Classic Rock Review

The home of old record and bootleg reviews…

Jeff Beck You Had It Coming (2001)


Review This album, as said by many other reviewers, is one of Jeff Beck’s best, and is one of guitar’s best as well. You Had It Coming pushes musical boundaries like none before it. People usually turn their heads when I tell them it’s techno oriented, but once I play it for them they run out to buy their own copy.

Anyone who thinks Jeff Beck is boring should listen to the first cut, Earthquake. The dynamics and tension are a nice touch, listen as the middle section is like the eye of the storm, calm, but then Jeff rips it apart with his awesome, awe-inspiring solo. Classic. Roy’s Toy is another highlight piece with a funky groove (think “A Day in the House” from Guitar Shop, only even cooler).

For motorheads such as myself, this song has an extra bonus when we hear the 32 Ford roadster start up at the beginning and is used throughout the rest of the song. Jeff’s solo in this song is also quite inspiring and, simply, awesome. The next cut, Dirty Mind, is the single from the album. Jeff Beck’s wah pedal playing in this song is amoung the best I’ve ever heard. The technically staggering solo in the middle is the best wah wah solo that I’ve heard on an album.

Rollin’ and Tumblin’, the next song, features the soulful Imogene Heap on vocals. This awesome rendition of the song gives the Blues a new name. The solo section between Jeff and Imogene is very fun, awesome, and leaves you wondering how on earth Jeff Beck does it.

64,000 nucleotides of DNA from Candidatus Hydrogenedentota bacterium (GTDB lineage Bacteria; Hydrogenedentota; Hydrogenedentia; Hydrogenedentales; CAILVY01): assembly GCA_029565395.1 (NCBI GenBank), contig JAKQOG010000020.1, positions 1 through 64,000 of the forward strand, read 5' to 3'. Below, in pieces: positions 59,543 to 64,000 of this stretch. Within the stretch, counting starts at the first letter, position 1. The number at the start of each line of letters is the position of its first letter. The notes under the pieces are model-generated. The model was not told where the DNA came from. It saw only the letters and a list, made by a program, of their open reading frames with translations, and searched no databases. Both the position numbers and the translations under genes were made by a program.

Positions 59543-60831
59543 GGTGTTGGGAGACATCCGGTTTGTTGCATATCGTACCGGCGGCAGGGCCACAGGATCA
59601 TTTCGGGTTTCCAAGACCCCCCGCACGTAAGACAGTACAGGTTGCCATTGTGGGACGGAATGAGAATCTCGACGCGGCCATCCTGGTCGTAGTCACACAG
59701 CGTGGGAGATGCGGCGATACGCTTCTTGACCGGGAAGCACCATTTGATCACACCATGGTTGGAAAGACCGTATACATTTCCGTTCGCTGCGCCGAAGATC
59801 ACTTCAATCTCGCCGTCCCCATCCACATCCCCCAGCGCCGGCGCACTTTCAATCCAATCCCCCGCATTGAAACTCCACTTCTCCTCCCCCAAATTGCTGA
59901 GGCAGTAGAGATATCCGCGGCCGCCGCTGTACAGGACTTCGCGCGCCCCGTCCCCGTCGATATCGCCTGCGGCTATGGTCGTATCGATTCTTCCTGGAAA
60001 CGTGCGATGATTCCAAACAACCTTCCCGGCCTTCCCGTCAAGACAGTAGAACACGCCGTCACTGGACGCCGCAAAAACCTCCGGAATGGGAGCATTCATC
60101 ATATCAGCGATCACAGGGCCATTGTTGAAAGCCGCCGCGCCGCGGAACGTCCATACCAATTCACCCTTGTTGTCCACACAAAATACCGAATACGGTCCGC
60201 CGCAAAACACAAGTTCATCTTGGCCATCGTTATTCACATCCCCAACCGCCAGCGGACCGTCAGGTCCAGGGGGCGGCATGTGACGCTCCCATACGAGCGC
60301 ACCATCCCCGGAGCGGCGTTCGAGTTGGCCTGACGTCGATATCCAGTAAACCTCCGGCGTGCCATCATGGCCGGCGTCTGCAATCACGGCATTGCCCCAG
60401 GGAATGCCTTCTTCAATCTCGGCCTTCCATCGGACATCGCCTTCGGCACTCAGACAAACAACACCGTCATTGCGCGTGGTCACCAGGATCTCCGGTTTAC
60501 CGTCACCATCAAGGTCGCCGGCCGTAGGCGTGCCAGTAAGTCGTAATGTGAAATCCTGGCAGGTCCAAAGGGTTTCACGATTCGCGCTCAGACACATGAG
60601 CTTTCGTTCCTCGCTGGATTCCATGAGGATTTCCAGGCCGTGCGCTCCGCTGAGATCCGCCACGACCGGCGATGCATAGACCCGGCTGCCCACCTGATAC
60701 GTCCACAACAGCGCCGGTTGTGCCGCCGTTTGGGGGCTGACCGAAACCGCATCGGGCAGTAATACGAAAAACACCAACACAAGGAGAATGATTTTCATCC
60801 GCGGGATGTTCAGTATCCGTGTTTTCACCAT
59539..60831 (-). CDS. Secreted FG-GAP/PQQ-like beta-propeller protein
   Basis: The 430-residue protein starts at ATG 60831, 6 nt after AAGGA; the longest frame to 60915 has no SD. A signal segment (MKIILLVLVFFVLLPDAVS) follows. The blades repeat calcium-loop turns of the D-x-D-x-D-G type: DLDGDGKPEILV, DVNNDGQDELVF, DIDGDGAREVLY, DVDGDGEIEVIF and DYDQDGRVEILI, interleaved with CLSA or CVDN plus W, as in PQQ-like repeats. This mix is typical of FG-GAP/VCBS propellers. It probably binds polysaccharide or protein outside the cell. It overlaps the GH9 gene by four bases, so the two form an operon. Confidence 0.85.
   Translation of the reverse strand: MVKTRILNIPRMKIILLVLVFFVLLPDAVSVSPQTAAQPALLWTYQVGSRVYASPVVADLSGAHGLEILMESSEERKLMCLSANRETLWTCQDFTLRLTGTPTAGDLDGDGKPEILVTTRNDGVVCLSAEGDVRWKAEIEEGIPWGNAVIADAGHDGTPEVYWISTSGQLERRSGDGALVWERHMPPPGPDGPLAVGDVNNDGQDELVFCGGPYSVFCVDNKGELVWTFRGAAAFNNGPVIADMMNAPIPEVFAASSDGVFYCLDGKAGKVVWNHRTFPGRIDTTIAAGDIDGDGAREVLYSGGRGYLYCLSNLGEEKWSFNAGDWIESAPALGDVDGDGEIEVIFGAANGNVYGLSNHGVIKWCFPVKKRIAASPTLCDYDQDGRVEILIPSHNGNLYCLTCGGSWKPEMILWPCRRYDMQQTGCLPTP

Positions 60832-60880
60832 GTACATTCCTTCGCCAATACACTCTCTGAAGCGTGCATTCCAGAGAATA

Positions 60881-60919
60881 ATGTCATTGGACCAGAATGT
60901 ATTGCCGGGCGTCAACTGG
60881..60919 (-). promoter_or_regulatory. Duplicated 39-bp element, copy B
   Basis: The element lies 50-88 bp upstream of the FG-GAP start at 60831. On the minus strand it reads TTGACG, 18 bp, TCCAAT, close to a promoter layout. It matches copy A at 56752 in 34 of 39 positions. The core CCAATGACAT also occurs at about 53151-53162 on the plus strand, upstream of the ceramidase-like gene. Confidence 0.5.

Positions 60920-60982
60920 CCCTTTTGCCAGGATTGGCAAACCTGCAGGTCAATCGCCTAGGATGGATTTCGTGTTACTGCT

The next cut, Nadia, merits more detailed examination and we shall look it over in a little bit. Meanwhile, anyone who thinks they sound tough and menacing on their Strat (or any guitar, for that matter) should give Loose Cannon, the next song, a listen. The menacing riff in the beginning sets the tone for the whole song. The solos are also very mesmerizing, especially at the end where he hits two signature and totally Jeff Beck harmonics.

The sounds he gets out his simple Strat-Marshall setup are amazing. Rosebud is a funky piece with a groove and lick that will leave you humming and dancing afterwards. The next song, Left Hook, is among the best on the CD. Listen to the fade out… I can’t even explain it. You’ll have to listen for yourself, it’s that good. Blackbird/Suspension close this disc, and what an ending. The tone of album turns down a bit and is left with just Jeff, a bird, keyboards, and soft drums. Very emotional, as is all of Jeff’s playing, and very beautiful.

As I promised before we will now look at Nadia, the standout track of You Had It Coming. “Jeff’s signature tone is in full splendour here…” said another reviewer, and it is so true. Nadia will leave you scratching your head and asking yourself why you can’t get that kind of beauty out of your guitar. Not only is Nadia one of the most techincally difficult songs Jeff has ever done, it’s also one of the most beautiful. It’s just Jeff with keyboards and drums.

The up-tempo beat is also note worthy. You have to close your eyes when you listen to it to take it all in. Jeff switches amazingly between bottleneck and fingers, as well as doing whammy bar flutters. The sheer emotion of this track can bring a grown man to tears. Not much more can be said. Buy it and listen for yourself. I agree that Nadia is as good as Where Were You from Guitar Shop, and might even be better.